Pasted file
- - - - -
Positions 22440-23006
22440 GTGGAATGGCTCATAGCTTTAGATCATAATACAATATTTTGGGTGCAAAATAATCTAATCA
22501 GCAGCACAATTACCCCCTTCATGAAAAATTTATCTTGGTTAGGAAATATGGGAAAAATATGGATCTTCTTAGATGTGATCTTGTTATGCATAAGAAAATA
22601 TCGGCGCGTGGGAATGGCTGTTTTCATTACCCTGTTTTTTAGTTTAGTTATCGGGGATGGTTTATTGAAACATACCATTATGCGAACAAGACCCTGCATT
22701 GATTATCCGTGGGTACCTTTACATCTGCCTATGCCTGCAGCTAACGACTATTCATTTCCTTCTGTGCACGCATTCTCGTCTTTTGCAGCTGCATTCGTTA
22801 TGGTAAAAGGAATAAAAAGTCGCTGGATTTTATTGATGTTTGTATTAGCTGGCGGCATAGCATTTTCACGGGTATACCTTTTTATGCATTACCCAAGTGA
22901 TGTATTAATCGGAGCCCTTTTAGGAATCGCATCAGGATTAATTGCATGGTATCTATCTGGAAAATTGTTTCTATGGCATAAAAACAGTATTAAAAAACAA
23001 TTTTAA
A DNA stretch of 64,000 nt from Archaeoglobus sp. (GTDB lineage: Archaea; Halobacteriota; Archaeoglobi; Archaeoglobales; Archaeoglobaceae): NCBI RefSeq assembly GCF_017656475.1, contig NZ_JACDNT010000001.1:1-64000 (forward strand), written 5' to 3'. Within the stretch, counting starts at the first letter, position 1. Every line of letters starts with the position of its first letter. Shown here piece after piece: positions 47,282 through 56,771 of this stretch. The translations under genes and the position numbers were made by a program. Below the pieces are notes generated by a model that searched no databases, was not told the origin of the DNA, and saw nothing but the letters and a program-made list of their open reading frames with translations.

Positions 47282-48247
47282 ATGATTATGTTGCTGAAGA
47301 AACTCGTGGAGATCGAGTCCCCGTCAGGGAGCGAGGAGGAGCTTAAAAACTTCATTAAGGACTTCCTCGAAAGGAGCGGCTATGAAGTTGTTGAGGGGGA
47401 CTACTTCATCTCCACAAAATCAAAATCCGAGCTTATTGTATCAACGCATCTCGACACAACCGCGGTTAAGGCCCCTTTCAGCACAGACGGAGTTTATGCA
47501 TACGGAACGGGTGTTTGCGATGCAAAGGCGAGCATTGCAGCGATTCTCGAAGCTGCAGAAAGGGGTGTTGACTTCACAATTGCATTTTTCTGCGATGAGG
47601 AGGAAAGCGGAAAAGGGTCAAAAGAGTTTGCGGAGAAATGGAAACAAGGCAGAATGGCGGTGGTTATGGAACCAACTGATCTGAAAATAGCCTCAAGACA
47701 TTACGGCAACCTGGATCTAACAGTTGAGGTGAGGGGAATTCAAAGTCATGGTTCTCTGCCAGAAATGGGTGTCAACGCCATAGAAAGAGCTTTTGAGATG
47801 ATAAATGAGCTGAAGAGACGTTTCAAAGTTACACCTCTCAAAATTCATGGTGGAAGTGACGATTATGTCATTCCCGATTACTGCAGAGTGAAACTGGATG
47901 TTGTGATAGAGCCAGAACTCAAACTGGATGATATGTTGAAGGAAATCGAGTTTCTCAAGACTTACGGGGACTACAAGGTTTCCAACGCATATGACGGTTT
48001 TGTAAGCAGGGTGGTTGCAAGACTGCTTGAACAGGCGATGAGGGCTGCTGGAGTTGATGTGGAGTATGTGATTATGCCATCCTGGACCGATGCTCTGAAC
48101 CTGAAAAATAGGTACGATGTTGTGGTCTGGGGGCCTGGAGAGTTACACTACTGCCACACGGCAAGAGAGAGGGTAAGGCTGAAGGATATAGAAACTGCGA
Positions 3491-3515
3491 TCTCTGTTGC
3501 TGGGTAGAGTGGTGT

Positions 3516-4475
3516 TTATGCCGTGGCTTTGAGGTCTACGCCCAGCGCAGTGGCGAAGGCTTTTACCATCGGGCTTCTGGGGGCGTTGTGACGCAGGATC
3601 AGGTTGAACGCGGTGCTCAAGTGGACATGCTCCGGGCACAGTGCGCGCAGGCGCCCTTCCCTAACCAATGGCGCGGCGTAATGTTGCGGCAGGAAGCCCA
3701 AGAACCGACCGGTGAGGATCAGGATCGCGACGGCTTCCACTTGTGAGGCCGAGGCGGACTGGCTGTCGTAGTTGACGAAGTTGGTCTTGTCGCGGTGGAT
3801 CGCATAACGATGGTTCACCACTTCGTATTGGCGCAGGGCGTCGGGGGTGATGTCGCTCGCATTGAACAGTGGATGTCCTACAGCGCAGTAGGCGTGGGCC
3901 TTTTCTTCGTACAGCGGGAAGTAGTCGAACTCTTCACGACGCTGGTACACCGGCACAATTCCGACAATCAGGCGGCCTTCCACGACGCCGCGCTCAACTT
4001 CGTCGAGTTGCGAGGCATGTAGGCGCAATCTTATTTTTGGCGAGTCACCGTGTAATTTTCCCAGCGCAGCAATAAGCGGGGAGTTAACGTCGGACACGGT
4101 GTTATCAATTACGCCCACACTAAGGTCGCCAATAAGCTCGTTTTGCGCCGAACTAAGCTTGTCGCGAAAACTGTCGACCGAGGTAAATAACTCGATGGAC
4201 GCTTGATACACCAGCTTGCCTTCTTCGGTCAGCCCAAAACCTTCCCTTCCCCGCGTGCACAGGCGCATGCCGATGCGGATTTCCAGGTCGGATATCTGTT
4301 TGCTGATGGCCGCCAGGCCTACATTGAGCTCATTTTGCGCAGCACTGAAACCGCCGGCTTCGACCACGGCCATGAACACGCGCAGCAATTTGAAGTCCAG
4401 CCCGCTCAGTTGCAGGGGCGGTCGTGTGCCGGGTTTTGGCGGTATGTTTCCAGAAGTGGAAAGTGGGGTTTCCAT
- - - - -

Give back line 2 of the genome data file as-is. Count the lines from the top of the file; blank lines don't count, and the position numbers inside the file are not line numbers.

22440 GTGGAATGGCTCATAGCTTTAGATCATAATACAATATTTTGGGTGCAAAATAATCTAATCA